- But the similarity to the atmospheric RF formula is not really important, in my view, since the issue is conceptual not computational. If the logarithmic example had not worked out, I would have looked for another one. The similarity is a "nice to have".

 

2010-09-05 21:23:27REVISION 3
nealjking

nealjking@gmail...
91.33.109.141

What the science says...

Unlike the simple example of positive feedback we learned in high school, the increase from every round of feedback gets smaller and smaller, in the case of the enhanced greenhouse effect. It is a significant factor in the overall warming, but it does NOT lead to a "runaway" trajectory for temperature.

 

One of the problems about understanding the extent of global warming is that the total average temperature increase due to CO2 is greater than the first guess: Climatologists must also take into account "second-order" effects which amplify the initial estimate of the warming. It is not easy to calculate these effects, but the general consensus is that, overall, they magnify the temperature increase by about a factor of 3. These second-order effects work as a form of "positive feedback."

An example of this: Imagine the pre-industrial world, with the Earth, land & sea, in rough thermal balance. Then add a dollop of 35% more CO2 to the atmosphere (by burning fossil fuels): Due to the enhanced greenhouse effect (EGE), the radiation of infrared energy is inhibited, and this reduction in radiative cooling raises the global average temperature. But the increase in temperature has the effect of increasing even further the amount of atmospheric CO2, because the heated ocean will hold less CO2 (think of a can of warmed Coke), and the warming Arctic tundra will reveal formerly frozen biomass that will decompose and release more CO2. So you get even more CO2 in the atmosphere, which gives rise to even more warming, which gives rise to even more CO2...

But this is where the suspicions of the skeptics are aroused: "If more CO2 gives rise to higher temperature, and higher temperature gives rise to more CO2, and this additional CO2 gives rise to even higher temperature, doesn't this go on forever? Doesn't that mean that the Earth would turn into an oven? If the greenhouse effect REALLY has positive feedback, why hasn't this happened already? Something is wrong with this picture!"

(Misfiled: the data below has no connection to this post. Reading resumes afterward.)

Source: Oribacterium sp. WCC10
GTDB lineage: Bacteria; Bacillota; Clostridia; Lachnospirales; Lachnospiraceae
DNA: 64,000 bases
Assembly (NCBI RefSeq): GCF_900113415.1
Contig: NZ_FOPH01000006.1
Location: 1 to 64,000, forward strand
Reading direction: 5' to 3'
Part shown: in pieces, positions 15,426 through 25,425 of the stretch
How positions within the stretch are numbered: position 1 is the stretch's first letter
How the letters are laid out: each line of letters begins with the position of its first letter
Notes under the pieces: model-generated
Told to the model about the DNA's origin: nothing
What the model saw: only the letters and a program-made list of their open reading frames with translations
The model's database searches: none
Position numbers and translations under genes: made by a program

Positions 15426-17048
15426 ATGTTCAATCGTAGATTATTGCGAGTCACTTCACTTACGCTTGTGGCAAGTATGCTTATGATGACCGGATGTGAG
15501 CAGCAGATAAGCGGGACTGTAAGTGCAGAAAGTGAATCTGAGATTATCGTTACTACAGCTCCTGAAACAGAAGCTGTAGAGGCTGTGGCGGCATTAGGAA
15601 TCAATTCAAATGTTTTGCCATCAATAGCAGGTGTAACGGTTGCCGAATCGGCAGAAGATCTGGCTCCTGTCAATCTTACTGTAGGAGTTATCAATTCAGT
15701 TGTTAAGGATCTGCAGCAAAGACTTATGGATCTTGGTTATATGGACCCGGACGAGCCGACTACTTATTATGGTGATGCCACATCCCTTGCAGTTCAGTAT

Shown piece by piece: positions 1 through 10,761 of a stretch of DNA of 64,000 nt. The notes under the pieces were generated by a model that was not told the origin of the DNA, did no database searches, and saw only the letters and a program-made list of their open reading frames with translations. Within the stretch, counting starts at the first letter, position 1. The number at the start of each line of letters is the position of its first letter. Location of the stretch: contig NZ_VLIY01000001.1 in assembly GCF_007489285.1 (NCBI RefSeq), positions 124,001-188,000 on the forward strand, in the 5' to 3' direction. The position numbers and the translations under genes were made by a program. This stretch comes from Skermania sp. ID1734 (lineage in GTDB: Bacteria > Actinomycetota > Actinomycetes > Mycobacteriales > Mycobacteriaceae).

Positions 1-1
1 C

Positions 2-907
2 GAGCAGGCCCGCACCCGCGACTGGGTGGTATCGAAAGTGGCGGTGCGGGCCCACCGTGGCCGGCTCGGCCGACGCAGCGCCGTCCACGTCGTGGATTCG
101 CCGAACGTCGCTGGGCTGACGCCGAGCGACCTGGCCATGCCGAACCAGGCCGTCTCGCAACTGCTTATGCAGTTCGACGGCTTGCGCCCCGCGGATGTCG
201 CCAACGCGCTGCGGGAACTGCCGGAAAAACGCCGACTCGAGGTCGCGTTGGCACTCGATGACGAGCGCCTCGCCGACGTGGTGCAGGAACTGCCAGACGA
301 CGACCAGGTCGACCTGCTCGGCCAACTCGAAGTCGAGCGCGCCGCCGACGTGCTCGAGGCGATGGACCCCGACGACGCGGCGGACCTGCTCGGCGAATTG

This line of thought is partly right and partly wrong:

  1. Yes, in a sense this cycle does go on forever; but
  2. No, the Earth will not turn into an oven!

How can these both be true? Well,

  1. The cycle does go on forever, like the reflections between two facing mirrors; but
  2. At each step in the cycle, the incremental increase gets smaller and smaller. After a few cycles, the increase is negligible.

When does positive feedback lead to a "runaway"?

To understand this, consider first the "classic" example of positive feedback: The output of an amplifier is plugged back into its own input. This can lead to a sustained shriek. How does this work mathematically? A simple model: Start at Input level = Io, and call the gain factor g:

- Output = g * Input = g*Io
- Input' = Output = g*Io

and then:

- Output' = g * Input' = g*g*Io
- Input'' = Output' = (g2)*Io

and again:

- Output'' = g * Input'' = (g3)*Io
- Input''' = Output'' = (g3)*Io

and so on...

If you work the math, you can see that Output(n) = (g(n+1))*Io; but another way to figure it out is to use the two equations in a spreadsheet, starting out with Input(1) = Io = 1, with the equations:

Output(n) = g * Input(n)
Input(n+1) = Output(n)

Figure 1 shows the results, for three different values of g: {0.9, 1, 1.2}.

- for g < 1, the value fades exponentially towards 0;

- for g = 1, the value remains unchanged; and

- for g > 1, the value grows exponentially larger and larger ("runaway feedback")

So if the gain factor is > 1, the system is described as "unstable": Any signal grows rapidly out of bounds.

Why doesn't the enhanced greenhouse effect run away as well?

However, this simple understanding doesn't apply to the greenhouse-gas situation, because the equation behind the feedback is different. Let's illustrate this with a highly simplified model: This is inspired by the case of the enhanced greenhouse effect (EGE), but is simple enough that it can be calculated easily. The purpose of this model is to demonstrate that a mathematical system can have positive feedback without necessarily having runaway behavior.